Isotretinoin, a form of vitamin A that is taken orally, is used to treat severe acne. It essentially dries your skin, changing your skin’s microbiome to make it inhospitable for acne causing bacteria. It is usually upheld as an extremely effective solution for treating acne.
But this wonder drug comes with a plethora of side effects which includes dry skin, nosebleeds, joint pain, body ache, drowsiness, dizziness and in some cases, extreme mood changes leading to depression and even suicidal tendencies. It is a high risk drug for women in pregnancy because of the birth defects it can cause.
This isn’t to say that all acne medication is bad, or that any of it is. They do work for people. But it requires months, sometimes years of visits to the doctor, aesthetician appointments, OTC acne medication and drawers and drawers filled with both, medicated and non-medicated skin care.
It is exhausting and the entire time, you feel like you’re waging a war against your own skin.
It doesn’t even feel like healing after a point, it just feels like another future disappointment. And all of it further complicates the problem; each treatment that doesn’t work leaves you with a new set of symptoms to tackle.
Acne is a deep-seated, complicated problem, more often a symptom than a disease in itself. Studies have shown that processed food and our general eating trends affect hormone levels. Genetics have also been found to play a role. If one or both of your parents suffered from acne, it is likely that you will too.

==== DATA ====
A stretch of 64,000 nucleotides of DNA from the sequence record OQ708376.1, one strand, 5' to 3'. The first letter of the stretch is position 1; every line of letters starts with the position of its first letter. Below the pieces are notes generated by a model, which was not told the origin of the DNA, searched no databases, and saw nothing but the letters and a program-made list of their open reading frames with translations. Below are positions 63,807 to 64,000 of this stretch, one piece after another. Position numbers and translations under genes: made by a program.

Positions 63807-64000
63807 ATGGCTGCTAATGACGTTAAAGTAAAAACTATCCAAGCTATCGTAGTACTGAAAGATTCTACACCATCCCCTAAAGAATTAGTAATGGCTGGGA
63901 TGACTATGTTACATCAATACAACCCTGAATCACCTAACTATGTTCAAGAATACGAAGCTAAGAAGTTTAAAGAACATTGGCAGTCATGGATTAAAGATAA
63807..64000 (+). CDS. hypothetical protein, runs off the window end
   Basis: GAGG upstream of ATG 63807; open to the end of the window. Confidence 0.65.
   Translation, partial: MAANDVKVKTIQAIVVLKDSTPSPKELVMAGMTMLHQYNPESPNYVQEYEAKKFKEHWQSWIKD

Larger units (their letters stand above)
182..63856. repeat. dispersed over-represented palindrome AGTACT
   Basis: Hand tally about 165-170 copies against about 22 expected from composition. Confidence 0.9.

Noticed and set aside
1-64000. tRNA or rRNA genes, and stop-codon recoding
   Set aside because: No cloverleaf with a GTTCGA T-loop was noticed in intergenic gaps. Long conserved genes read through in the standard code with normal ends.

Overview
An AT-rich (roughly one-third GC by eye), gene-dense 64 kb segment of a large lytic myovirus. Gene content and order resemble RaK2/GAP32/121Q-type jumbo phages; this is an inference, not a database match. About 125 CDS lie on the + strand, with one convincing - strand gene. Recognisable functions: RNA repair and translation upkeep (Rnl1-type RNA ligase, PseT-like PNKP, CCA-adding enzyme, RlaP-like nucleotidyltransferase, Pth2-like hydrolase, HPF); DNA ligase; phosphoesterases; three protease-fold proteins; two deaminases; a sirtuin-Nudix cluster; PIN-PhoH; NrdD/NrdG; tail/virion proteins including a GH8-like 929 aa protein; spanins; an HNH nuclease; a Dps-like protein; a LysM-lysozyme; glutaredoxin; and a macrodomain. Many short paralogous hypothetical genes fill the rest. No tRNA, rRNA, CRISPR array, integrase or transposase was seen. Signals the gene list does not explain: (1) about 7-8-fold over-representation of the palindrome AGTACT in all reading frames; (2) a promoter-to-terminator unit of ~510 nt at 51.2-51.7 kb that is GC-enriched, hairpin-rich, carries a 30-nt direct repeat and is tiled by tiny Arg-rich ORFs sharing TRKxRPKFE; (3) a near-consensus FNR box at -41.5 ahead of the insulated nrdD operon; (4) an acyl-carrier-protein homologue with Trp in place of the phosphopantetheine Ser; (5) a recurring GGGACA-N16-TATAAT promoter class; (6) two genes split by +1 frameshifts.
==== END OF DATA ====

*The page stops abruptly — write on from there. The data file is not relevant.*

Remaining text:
At times like these, it’s crucial to stay kind to yourself. If there’s anything I’ve learnt from the better half of the last decade, scrutinising every pore on my face, it’s that there is an entire industry waiting for you to hate yourself so that it can market its brand new product.
And you owe it to yourself to not let anybody pile any more burden on an already struggling you. Thoroughly research any treatment your doctor prescribes, talk to them about the pros and cons but do go to a doctor because if left unchecked for too long, it will fester, not get better.
But mostly, forgive yourself and forgive your skin. It is suffering, just as you are.
It will eventually get better, it will.
Your approach needs to be holistic and you need to have a support system in place. It’s a long and cumbersome journey, but we’ll get there.
Acne can be a hindrance to everyday life, but it doesn’t mean we should always let it win the battle.
Illustration: Pariplab Chakraborty
Somya Dhuliya is a second year English honours student at the University of Delhi.